A proto-galaxy candidate at z = 2.7 discovered by its young stellar population

H. K.C. Yee, E. Ellingson, Jill Bechtold, R. G. Carlberg, J. C. Cuillandre

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117 Scopus citations

Abstract

A proto-galaxy candidate at z = 2.72 has been discovered serendipitously by the CNOC cluster redshift survey. The candidate is an extremely luminous (V = 20.5 mag, absolute mag -26) and well resolved (2″ × 3″) disk-like galaxy. The redshift is identified from a dozen strong UV absorption lines, including lines with P-Cygni profiles, which are indicative of the presence of young O and B stars. No emission lines are found between 1000 and 2000 Å (rest), including Lyα. The surface brightness profile of the galaxy fits an exponential law with a scale length of ∼3.5 kpc. The multi-color photometric data fit the spectral energy distributions of a stellar population from 400 million years to an arbitrary young age, dependent on the amount of dust extinction. However, the presence of a strong P-Cygni profile in QIVλ 1550 indicates that a very substantial component of the stellar population must be younger than ∼10 Myr. These models predict that this galaxy will evolve into a bright galaxy of several L* in brightness. We can interpret this object as an early type galaxy observed within about 100 million years of the initial burst of star formation which created most of its stellar mass, producing the extremely high luminosity. Because of the resolved, regular, and smooth nature of the object, it is unlikely that the high luminosity is due to gravitational lensing. We estimate the sky density of this type of objects observable at any one time to be 100±1 per square degree.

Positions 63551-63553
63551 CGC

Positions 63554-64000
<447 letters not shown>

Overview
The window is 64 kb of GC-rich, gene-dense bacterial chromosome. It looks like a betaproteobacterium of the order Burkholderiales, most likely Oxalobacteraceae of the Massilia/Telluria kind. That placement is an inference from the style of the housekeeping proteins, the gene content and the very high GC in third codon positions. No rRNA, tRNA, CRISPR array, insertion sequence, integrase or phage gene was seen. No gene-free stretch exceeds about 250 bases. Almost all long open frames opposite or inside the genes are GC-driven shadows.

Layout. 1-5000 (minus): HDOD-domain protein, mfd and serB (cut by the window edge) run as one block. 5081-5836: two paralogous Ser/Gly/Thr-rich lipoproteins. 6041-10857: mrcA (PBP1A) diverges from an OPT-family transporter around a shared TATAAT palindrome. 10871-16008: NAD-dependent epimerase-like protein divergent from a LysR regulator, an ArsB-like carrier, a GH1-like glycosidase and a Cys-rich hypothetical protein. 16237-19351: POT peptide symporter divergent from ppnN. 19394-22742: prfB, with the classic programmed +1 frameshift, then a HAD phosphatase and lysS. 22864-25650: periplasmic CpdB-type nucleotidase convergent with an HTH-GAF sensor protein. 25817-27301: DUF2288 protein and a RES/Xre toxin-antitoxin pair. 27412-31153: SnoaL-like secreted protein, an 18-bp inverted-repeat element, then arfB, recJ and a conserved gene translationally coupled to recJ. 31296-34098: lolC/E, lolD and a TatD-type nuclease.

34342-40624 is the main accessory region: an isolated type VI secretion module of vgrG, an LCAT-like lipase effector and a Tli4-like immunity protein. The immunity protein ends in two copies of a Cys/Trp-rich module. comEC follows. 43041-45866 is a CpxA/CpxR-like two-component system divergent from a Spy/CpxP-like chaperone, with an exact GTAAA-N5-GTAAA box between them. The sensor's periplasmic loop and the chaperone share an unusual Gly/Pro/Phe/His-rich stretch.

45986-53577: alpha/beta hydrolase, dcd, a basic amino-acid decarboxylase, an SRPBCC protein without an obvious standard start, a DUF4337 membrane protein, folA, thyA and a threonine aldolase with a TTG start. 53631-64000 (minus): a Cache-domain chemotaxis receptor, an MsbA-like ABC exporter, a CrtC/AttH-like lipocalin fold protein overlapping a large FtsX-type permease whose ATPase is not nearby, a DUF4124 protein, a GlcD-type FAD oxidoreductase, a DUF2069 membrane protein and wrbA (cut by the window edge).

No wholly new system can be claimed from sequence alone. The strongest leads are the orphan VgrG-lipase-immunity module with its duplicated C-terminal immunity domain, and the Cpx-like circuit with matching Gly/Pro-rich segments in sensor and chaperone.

Original languageEnglish (US)
Pages (from-to)1783-1794
Number of pages12
JournalAstronomical Journal
Volume111
Issue number5
DOIs
StatePublished - May 1 1996

ASJC Scopus subject areas

  • Astronomy and Astrophysics
  • Space and Planetary Science

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    Yee, H. K. C., Ellingson, E., Bechtold, J., Carlberg, R. G., & Cuillandre, J. C. (1996). A proto-galaxy candidate at z = 2.7 discovered by its young stellar population. Astronomical Journal, 111(5), 1783-1794. https://doi.org/10.1086/117916